I have a new old stock Lumagen Vision video processor. I opened it up just to test the functionality and everything looks great. Literally has 15 minutes of use. Please let me know if you have any questions and thanks for looking.
The Vision™ Video Processor provides exceptional deinterlacing and scaling. Unlike many video processors which are limited to a single, or a few, output resolutions, it allows output timing to be precisely tuned to the projector’s, or High-Definition Television’s (HDTV), optimal configuration.
Most projectors and HDTV's provide a good picture for high-definition sources, but they often fall short for standard definition (SDTV) sources. The Vision Video Processor corrects this shortcoming and makes SDTV sources look great on these displays.
The deinterlacer converts interlaced video input to progressive video using four input fields to determine the contents of each frame. For progressive material, the original frames are reassembled using 3:2, or 2:2, pull-down reconstruction. For video material, interlaced-video artifacts are detected on a per-pixel basis. Using the result of this artifact detection, the source pixels are merged, or blended, into the best possible progressive image.
Proprietary detail-enhancing algorithms are used to scale the progressive video to the optimal resolution. The video is over-sampled to enhance the image quality. Video oversampling provides the same benefit that audio oversampling does for CDs. That is, it produces the most-accurate reproduction of the video signal possible.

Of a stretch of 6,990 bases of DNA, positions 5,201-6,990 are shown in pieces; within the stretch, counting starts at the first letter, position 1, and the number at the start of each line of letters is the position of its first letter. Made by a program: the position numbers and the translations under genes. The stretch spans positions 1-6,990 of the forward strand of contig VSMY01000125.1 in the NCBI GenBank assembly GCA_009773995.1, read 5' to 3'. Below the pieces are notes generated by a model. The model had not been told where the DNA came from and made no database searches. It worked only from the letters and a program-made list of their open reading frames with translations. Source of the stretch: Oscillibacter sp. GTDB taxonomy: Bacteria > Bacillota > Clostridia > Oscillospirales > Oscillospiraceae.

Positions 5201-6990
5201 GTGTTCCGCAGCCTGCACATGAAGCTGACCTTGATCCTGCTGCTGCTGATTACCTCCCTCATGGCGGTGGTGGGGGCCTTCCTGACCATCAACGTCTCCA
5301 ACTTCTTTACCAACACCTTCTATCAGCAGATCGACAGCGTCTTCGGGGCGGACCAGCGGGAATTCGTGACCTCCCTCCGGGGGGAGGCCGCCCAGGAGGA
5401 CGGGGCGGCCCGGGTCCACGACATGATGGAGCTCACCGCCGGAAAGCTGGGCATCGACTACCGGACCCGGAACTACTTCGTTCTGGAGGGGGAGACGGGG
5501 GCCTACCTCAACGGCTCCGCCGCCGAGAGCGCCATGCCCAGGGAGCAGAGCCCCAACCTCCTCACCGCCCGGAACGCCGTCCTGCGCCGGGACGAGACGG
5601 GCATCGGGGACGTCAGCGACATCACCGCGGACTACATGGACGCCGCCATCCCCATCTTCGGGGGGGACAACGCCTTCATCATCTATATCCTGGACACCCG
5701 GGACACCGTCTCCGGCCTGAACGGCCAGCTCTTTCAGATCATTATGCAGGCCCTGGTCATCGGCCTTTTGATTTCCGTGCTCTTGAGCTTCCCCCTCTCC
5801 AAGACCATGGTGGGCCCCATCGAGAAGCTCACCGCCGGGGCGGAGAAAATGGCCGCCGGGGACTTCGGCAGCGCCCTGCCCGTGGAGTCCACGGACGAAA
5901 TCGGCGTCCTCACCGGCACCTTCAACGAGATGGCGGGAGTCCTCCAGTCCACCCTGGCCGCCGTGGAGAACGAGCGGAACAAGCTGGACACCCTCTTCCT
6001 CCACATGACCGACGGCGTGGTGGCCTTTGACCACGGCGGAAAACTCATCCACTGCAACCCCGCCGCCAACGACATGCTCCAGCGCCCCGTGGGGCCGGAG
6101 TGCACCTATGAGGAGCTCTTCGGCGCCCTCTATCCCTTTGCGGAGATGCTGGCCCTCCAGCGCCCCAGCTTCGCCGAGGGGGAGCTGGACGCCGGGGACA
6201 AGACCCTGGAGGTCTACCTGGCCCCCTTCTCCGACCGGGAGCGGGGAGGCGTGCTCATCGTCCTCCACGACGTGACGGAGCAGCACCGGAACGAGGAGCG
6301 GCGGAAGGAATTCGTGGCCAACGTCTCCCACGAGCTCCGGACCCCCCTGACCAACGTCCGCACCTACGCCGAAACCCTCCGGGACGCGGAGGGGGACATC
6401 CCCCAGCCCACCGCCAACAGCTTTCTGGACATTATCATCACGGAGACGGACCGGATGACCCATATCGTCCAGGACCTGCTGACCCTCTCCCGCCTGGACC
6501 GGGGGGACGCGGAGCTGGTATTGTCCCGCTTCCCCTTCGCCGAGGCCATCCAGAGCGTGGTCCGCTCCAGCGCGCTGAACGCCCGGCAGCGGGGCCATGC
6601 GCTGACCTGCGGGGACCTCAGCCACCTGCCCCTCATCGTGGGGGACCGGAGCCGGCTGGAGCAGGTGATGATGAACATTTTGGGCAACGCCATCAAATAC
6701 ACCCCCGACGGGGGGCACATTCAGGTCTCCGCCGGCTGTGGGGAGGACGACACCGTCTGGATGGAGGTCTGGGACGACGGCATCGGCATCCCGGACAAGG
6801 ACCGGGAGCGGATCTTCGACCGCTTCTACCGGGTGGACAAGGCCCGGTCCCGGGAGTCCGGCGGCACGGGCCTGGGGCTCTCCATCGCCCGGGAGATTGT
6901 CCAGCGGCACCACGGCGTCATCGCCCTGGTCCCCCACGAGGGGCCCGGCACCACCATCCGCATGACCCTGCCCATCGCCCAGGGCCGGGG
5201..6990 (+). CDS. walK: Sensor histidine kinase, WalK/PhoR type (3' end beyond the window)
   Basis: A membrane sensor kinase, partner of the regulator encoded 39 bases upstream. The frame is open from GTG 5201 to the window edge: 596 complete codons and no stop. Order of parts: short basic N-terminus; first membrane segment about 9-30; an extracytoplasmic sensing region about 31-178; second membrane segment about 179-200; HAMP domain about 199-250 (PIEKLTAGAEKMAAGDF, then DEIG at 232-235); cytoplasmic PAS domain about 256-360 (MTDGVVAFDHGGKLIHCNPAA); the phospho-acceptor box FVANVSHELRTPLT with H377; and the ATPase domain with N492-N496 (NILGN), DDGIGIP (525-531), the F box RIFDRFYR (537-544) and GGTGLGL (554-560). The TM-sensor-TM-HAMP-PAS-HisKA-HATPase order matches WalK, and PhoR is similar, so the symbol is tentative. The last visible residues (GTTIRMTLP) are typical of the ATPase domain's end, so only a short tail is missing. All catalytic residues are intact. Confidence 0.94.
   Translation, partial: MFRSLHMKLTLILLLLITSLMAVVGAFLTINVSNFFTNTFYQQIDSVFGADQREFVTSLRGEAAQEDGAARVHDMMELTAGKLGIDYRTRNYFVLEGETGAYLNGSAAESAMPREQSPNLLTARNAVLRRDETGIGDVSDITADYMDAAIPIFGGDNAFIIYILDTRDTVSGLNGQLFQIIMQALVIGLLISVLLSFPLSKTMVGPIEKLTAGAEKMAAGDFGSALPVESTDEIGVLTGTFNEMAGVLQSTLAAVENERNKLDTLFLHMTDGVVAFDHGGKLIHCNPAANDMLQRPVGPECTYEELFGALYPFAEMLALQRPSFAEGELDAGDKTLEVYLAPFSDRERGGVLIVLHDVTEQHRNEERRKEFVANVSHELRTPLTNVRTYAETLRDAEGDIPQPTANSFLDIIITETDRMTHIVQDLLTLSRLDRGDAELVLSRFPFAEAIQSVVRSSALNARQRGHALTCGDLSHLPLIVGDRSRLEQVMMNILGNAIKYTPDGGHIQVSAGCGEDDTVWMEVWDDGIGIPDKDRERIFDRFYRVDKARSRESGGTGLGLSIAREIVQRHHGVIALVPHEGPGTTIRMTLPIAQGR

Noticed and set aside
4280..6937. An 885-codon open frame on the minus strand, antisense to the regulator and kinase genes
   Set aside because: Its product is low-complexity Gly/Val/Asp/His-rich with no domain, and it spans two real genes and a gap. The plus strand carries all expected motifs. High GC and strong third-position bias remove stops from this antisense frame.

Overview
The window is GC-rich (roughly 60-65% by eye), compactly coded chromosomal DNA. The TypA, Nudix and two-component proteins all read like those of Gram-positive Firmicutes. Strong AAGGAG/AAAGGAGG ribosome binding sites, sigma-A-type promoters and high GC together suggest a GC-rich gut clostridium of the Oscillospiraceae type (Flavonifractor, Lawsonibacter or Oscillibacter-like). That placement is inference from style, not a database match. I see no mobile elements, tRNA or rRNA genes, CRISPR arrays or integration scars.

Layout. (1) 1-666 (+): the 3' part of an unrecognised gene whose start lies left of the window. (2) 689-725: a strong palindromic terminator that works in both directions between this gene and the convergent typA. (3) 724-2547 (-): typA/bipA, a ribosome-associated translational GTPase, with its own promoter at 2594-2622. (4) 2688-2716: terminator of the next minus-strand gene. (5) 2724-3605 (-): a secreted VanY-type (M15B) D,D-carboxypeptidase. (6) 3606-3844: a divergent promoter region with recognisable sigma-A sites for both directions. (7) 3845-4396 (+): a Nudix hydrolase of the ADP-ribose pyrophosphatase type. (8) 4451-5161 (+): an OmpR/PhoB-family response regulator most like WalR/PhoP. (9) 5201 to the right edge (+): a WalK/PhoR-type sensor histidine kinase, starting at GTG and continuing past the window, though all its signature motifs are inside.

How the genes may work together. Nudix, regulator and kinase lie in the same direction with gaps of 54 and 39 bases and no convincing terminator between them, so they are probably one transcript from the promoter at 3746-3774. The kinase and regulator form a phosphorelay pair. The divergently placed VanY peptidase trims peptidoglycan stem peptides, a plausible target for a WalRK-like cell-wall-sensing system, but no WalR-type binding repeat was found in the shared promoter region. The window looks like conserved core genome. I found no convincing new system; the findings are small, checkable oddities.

When processing is completed, the digital video is converted to analog using three over-sampled 10-bit digital-to-analog converters .
Progressive output is supported from 480p to 1080p in scanline increments, at up to 75 Hertz. Interlaced output is supported at 1080i. In addition, the output vertical-refresh-rate and the aspect ratio are programmable.
Each input has two unique input calibrations and, optionally, two independent output configurations.
A pass-through input is provided for high definition sources. The pass through video is buffered using high-bandwidth video amplifiers. For displays that require a specific sync polarity, discrete sync signals can optionally be converted to the same polarity as the internally generated sync outputs.
Film pull-down reconstruction (3:2 and 2:2)
Per-pixel motion-adaptive video deinterlacing
Detail-enhancing resolution scaling
Programmable cropping for each input memory
Black-level, contrast, color and hue calibration
Source aspect ratio selection of 4:3, letter-box
and 16:9, with two zoom levels each
Two memories per input, for input calibration,
and output setup
Programmable output resolution from 480p to 1080p
in scanline increments, plus 1080i
Programmable vertical refresh rate from 48 to 75 Hertz,
in steps of 0.01 Hertz
Programmable output aspect ratio from 1.33 to 2.35,
in steps of 0.01
10-bit oversampled digital-to-analog conversion
RGBHV, RGBS, RGsB, or YPRPB output format
Embedded bilevel or trilevel sync
Discrete RGB sync polarities are programmable
Menu-based setup with on-screen display
Configuration save with undo and lock
Supply range of 100 to 240 volts at 47 to 63 Hz.
Case: 8x2x9 inches (203x51x23 mm)
Silent operation (no fan)
Is it solipsistic in here, or is it just me?